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Will RCEP compete with the TPP?

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In Brief

Competition appears likely to emerge between ASEAN’s Regional Comprehensive Economic Partnership (RCEP), an agreement to launch negotiations for which was reached at the East Asia Summit (EAS) in Phnom Penh on 20 November, and the Trans-Pacific Partnership (TPP).


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The two regional trade pacts have quite similar objectives ⎯ trade liberalisation and economic integration ⎯ and competition between the two to be Asia’s predominant economic arrangement has the potential to divide the ASEAN countries.

The TPP was born out of an agreement between New Zealand, Chile, Brunei Darussalam and Singapore in 2005; the US, Canada, Australia, Peru, Vietnam, Mexico and Malaysia have since joined. Recently, Japan and South Korea have also showed interest in joining. The TPP aims to establish at least a regional FTA which will further liberalise trade in the Asia Pacific, but may potentially lead to even greater regional economic integration. In 2011, the total GDP of TPP countries was US$20 trillion, with the US accounting for three quarters of this.

In line with its pivot toward Asia, the US has led the expansion of the TPP and encouraged other APEC countries to join the negotiations. The US argues that the TPP needs to be broadened in order to cover relevant elements of economic cooperation and to meet the economic challenges of the 21st century. The TPP countries have negotiated on which areas should be covered by the agreement; these now include trade in goods and services, investment, intellectual property rights (IPRs), environmental protection, labour, financial services, technical barriers and other regulatory issues. The next TPP negotiations will be held in Auckland, New Zealand in early December 2012.

RCEP has a different origin to the TPP. ASEAN has FTAs with non-ASEAN countries, such as China, South Korea, Japan, India, Australia and New Zealand, which are separate from one another. The ASEAN framework for RCEP is an ASEAN initiative to gather all these FTAs into an integrated regional economic agreement. However, it will establish deeper economic cooperation than the existing FTA agreements. RCEP will open up more trade in goods and services, eliminate trade barriers, and gradually liberalise services and provide for greater foreign direct investment in ASEAN and its external trading partners. The GDP of the ASEAN and non-ASEAN negotiating parties is US$17 trillion.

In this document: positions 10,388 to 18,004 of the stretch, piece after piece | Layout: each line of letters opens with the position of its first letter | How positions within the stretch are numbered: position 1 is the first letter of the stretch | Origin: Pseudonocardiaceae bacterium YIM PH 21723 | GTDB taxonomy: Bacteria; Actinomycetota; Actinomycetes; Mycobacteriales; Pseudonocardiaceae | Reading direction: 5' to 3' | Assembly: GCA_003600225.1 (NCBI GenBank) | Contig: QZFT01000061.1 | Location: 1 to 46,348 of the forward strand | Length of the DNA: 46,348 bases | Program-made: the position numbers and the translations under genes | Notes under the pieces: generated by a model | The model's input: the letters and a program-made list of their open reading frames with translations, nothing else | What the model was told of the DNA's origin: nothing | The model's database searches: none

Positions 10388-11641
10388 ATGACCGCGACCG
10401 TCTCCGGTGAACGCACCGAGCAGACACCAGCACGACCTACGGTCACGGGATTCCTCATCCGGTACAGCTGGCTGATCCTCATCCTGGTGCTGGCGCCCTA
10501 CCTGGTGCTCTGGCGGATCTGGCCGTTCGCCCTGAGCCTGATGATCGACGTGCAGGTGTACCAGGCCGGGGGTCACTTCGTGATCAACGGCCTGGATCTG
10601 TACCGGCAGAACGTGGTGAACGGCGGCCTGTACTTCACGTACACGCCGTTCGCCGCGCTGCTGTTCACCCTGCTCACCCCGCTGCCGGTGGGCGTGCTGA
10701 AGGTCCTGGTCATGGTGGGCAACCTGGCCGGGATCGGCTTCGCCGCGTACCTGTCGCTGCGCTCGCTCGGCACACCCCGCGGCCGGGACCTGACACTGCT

Given the similarities between the two agreements, RCEP may pose a challenge to the TPP. The TPP calls for deeper integration than RCEP, promoting trade in goods, services and investment, as well as tackling other issues (for example, IPRs). RCEP will be a partial WTO-plus arrangement, which focuses on trade in goods, several types of services and investment. However, the TPP and RCEP may come into conflict due to the tension between the US and China, as each wants to shape economic cooperation in the Southeast and East Asian regions in order to secure its economic interests. Consequently, rivalry between the US and China might become the predominant factor in how the regional economic architecture develops.

Any competition between these two agreements may divide the ASEAN members. Singapore, Malaysia and Vietnam may be likely to focus on promoting the TPP to other Southeast and East Asian countries, while the rest of the ASEAN countries will likely aim to develop RCEP, so that it is at the centre of economic cooperation in the region.

Such division will profoundly influence the centrality of ASEAN. ASEAN aims to preserve its centrality to economic co-operation within Southeast and East Asia through initiatives such as the EAS and ASEAN+3. If ASEAN does not respond effectively to any potential competition between the TPP and RCEP, ASEAN’s role as a driving force in the various regional arrangements is more likely to decline. The rivalry between the US and China could also undermine the crucial role that ASEAN plays.

So, in order to maintain its centrality, ASEAN must focus on the creation of RCEP while furthering its regional consolidation through the ASEAN Community. If it does not do this, ASEAN may find that its role as a proactive, central player in fostering political and economic arrangements in East and Southeast Asia declines.

Beginda Pakpahan is a lecturer at the University of Indonesia, Jakarta, and a researcher at the University of Edinburgh.

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